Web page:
The Suez prosecution department referred Tuesday 200 defendants, including the Supreme Guide of the now-banned Muslim Brotherhood, to a military court.
The first trial session is set to take place on 23 February, with the defendants facing charges of the murder of 35, and the attempted murder of 11. They are also charged with torching a number of public and private building institutions, as well as destroying some Coptic Church-affiliated buildings in Suez.
The incident was part of the post-Rabaa Al-Adaweya violence, where pro-Morsi supporters angrily protested against the violent dispersals in August 2013.
The defendants also include Mohamed El-Beltagy and Safwat Hegazy, as well as other prominent Suez-based Brotherhood members and members of other Islamist parties and movements.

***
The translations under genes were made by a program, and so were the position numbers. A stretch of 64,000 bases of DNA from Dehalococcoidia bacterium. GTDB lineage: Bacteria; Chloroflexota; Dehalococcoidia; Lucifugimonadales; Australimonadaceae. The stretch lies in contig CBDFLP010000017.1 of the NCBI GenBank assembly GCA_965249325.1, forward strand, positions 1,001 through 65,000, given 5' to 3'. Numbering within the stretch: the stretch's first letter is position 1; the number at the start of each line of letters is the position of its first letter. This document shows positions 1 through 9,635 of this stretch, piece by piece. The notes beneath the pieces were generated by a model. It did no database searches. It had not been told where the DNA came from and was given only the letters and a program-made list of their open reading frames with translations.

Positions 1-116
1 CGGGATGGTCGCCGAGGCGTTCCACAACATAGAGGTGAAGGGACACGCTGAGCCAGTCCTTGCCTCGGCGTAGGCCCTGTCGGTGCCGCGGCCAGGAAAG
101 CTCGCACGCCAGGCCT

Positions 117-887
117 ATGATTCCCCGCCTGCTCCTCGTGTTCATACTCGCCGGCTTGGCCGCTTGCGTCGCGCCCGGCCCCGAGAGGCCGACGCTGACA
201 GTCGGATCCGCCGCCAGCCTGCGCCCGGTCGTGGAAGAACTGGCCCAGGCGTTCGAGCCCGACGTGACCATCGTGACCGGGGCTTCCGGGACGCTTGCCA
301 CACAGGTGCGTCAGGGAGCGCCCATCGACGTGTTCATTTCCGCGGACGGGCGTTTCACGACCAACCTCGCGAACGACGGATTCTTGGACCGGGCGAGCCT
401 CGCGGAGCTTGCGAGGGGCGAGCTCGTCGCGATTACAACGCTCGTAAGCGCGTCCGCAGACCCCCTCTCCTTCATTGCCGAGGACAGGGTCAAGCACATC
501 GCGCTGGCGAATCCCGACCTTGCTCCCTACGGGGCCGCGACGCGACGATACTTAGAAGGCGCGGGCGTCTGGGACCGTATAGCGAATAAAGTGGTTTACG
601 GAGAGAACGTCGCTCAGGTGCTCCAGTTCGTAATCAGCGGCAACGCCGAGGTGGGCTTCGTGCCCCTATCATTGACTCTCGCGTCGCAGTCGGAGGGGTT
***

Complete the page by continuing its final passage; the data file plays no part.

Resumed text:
Referring citizens to military courts has been a common practice since the 25 January Revolution. It has increased after President Abdel Fattah Al-Sisi issued a decree which expanded the jurisdiction of military courts to include anyone who attacks the state’s “vital” facilities.
Among the facilities “protected…against terrorist attacks” by the new law are “stations, power networks and towers, gas and oil fields, rail lines, road networks, bridges”, according to the presidential statement.
The decree took effect starting 28 October 2014, and scores of defendants were referred to military courts.
Various human rights organisations condemned the law, including Human Rights Watch, which stated that the law gives military courts “the widest legal authority since the birth of Egypt’s modern republic in 1952”.
Last year, Ismailia prosecution referred 300 Muslim Brotherhood figures to military courts, with Badie, El-Beltagy, and Hegazy also among the defendants. They were charged with inciting violence and torching the Ismailia court house building in July 2013, following the dispersal of the pro-Morsi camps in Rabaa Al-Adaweya and Nahda Squares.